The new SCCs also address the Schrems II decision of the European Court of Justice, invalidating the EU-US Privacy Shield and placing additional administrative conditions on the use of SCCs.

All contracts using the old SCCs must be transitioned to the new SCCs by 27 December 2022.

Transfer Impact Agreement

The Transfer Impact Agreement, TIA, is a document in which you record your findings, what data are transferred, how data are treated and secured in transit and at rest, and if local public authorities may have access to the data. UK’s ICO have also entered the fray with Transfer Risk Assessment, TRA, but for now, let’s concentrate on TIA.

Seeing the questions asked, Transfer Impact Assessments are rather lengthy exercises. Even if it wasn’t mandatory, it’s a good exercise. You’ll get a good overview of your vendors and your data. And that’s always the best practice.

Below is a checklist, all the questions must be answered, assessed in detail, and exhaustively described.

For more information on How HCL can support the transfer impact assessments, please write to 

TIA Checklist

Data Importer

  • Who is the data importer?
  • What service does the data importer provide?
  • What processing activities does the data importer perform on your behalf?
  • What jurisdiction is the data importer in?

Identify the Data

  • What categories of personal data are being transferred?
  • Will the data be stored in the 3rd country?
  • Can data stored within the EU/EEA be remotely accessed?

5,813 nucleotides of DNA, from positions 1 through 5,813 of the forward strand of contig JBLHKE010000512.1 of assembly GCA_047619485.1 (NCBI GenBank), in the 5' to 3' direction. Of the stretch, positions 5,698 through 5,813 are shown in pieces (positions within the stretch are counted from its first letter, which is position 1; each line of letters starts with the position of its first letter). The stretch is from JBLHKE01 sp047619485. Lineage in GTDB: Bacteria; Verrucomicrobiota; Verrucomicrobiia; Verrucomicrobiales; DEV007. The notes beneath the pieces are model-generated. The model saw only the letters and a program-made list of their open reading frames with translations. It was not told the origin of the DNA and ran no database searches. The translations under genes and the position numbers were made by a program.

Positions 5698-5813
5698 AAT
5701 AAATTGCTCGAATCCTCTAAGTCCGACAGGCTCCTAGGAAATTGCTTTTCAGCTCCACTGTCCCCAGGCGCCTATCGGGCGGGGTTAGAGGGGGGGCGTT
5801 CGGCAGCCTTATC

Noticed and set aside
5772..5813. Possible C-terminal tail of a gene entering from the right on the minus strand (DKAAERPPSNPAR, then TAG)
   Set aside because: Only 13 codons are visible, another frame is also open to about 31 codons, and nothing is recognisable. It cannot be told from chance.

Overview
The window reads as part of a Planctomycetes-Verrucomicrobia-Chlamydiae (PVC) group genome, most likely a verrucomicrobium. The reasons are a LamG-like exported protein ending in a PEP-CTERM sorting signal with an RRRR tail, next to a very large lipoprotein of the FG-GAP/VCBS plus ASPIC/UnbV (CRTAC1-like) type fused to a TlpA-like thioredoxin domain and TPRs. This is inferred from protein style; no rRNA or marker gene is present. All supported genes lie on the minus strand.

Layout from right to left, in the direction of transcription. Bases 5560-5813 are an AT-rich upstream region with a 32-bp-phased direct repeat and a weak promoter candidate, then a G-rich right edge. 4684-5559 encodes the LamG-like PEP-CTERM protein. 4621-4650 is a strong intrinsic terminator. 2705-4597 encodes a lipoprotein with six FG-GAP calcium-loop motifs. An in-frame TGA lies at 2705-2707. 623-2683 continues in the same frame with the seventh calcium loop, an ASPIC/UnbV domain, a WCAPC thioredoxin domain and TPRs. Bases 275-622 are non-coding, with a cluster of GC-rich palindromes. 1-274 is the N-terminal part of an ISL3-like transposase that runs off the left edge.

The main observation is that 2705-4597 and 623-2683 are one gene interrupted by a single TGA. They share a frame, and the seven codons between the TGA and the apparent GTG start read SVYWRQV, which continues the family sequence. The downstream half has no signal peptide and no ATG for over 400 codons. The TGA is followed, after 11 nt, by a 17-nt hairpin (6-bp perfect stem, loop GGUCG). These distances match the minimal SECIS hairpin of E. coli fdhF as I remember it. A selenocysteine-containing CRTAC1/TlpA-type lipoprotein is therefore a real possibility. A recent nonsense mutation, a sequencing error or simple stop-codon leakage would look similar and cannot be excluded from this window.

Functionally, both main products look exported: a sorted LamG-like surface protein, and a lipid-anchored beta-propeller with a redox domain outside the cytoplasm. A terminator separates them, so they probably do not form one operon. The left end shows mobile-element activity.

• Are the data stored in plain text, pseudonymized, or encrypted?

Transfer Context

  • Which Article 46 transfer mechanism under GDPR is being relied upon?
  • Will the 3rd party transfer the data in their turn e.g., to another country?
  • Is the transfer adequate, relevant, and limited to what’s necessary?
  • Does the data importer engage sub-processors to perform specific processing activities?
  • Does the data importer rely upon appropriate safeguards or a derogation?
  • How are the data secured in transit and at rest?

Third Country Assessment

  • Does the 3rd country’s legal system provide for the rule of law principle?
  • Does the 3rd country respect human rights and fundamental freedoms?
  • Is the 3rd country in a jurisdiction with comprehensive data protection/privacy laws?
  • Do the appropriate legal remedies exist for data subjects to exercise their rights?
  • Does the 3rd country’s data protection system contain safeguards for special categories of personal data?
  • Does the 3rd country have public security, defense, national security, and/or criminal laws enabling public authorities or law enforcement to access the transferred personal data?
  • Does the 3rd country have an independent supervisory authority?
  • Has the 3rd country signed any legally binding conventions or instruments? (e.g., Convention 108)
  • Does 3rd country provide an essentially equivalent level of data protection as guaranteed by the GDPR?

Re-Evaluating the Transfer

  • Based on the assessment, can the data transfer continue as planned?
  • If any question is answered in an unsatisfactory manner, do you intend to Implement supplementary measures?
  • Considering uncertainties related to problematic legislation, do you intend to suspend the transfer?
  • Have you documented policies and procedures in place to monitor developments in the 3rd country that could affect your initial assessment?
  • Do you have mechanisms in place to promptly suspend transfers if Article 46 GDPR cannot be upheld by the data importer?